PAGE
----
In Jacksonville, Black Women are the Focal Point of Efforts to Elect Hillary Clinton

Former United States Labor Department Secretary Alexis Herman speaks during a Women of Color for Hillary event in Jacksonville, Fla. (Tonya Austin)

By Erika Adams (Women of Color for Hillary)

With roughly one week until Election Day, Women of Color for Hillary, a national grassroots and digital network of women looking to help elect America’s first woman president, descended upon the River City to make a simple declaration: #ShesGotMyBack.

Led by Reta Jo Lewis, a former diplomat who served in the Department of State under Secretary Clinton, Women of Color for Hillary (or @WoC4Hillary, as it’s known online) assembled a cadre of national talent and some of Jacksonville’s finest during a recent rally. “We came together in solidarity, understanding the importance of this moment,” said Representative Mia Jones who represented Florida’s 14th District for eight years. “This isn’t just about electing our country’s first woman president on the heels of two successful terms by our first Black president. This is about ensuring our continued progress as a nation.”

State Senator Audrey Gibson, representing District 9, Pastor Debra Bernard Shaw, Senior Pastor at Believers in Christ International Christian Center, and Jacksonville’s Former First Lady, Mrs. Santhea Hicks-Brown were among the notable attendees who took part in this event. Former Secretary of Labor Alexis Herman spoke on the program, as did two of “The Colored Girls,” an intimate collective of five Black Democratic Women, Rev. Leah D. Daughtry, CEO for the 2008 & 2016 Democratic National Conventions, and Yolanda Caraway, President & CEO of The Caraway Group. The State Political Director for Hillary for America’s Florida operation, Keenan Austin, rounded out the cast of advocates who came with one primary message: vote for Hillary.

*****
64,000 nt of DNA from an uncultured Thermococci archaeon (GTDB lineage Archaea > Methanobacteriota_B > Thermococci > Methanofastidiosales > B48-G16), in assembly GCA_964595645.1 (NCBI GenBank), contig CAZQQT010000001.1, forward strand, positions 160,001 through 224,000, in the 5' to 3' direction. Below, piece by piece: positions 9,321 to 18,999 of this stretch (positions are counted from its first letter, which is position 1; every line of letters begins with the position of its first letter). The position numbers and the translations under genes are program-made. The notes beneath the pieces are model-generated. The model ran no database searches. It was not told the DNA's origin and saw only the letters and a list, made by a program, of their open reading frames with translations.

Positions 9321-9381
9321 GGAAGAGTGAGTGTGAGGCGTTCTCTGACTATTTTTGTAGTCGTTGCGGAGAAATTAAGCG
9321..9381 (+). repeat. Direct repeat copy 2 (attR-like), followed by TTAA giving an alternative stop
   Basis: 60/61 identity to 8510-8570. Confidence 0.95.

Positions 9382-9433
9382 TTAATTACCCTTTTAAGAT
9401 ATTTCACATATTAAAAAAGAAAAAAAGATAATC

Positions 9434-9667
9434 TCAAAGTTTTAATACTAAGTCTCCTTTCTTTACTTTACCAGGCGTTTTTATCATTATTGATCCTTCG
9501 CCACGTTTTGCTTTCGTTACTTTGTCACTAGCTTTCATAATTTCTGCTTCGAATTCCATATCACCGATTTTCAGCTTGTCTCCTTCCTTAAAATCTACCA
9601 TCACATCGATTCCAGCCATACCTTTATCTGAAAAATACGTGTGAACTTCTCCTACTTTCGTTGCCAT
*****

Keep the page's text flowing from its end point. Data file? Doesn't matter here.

“We know what’s at stake in this election,” said Secretary Herman, who validated Secretary Clinton’s long-time struggle for the rights of women, children, and people of color. “She is committed, caring, and so willing, always, to roll up her sleeves to do the work that needs to be done. She…has labored in the vineyard for us, our people, and our country. We could have no more wiser and experienced choice for President of These United States.” Caraway echoed the sentiment, noting that Secretary Clinton “has an amazing heart. From the time she was a young woman, she’s always done things for women and children. And her heart has only grown bigger over time. She’s an amazing woman.”

Rev. Daughtry encouraged attendees to not only vote and take other people to the polls, but to stay engaged after Election Day. “We have to remain more engaged after the election if Hillary wins. We must be aware, advocate, and act. It’s not enough to vote and then go sit down on the couch. It’s our responsibility as the folks who are employing a president of the United States to check in on them, let them know what you need, and then hold them accountable.”

The idea of voting as a first step and consistent civic engagement thereafter seems a consistent theme for @WoC4Hillary. The effort was established to elect Secretary Clinton, but having received tremendous traction over the past few months, it appears primed to continue engaging women of color on a variety of issues critical to Secretary Clinton’s success as a president. “We are about the business of supporting women and families,” says Lewis. “Secretary Clinton epitomizes our core values, and once she is elected, we hope to be a reliable network of supporters to help push her agenda forward.”

About NNPAFreddie 2369 Articles
Freddie Allen is the Editor-In-Chief of the NNPA Newswire and Focused on Black people stuff, positively. You should follow Freddie on Twitter and Instagram @freddieallenjr.

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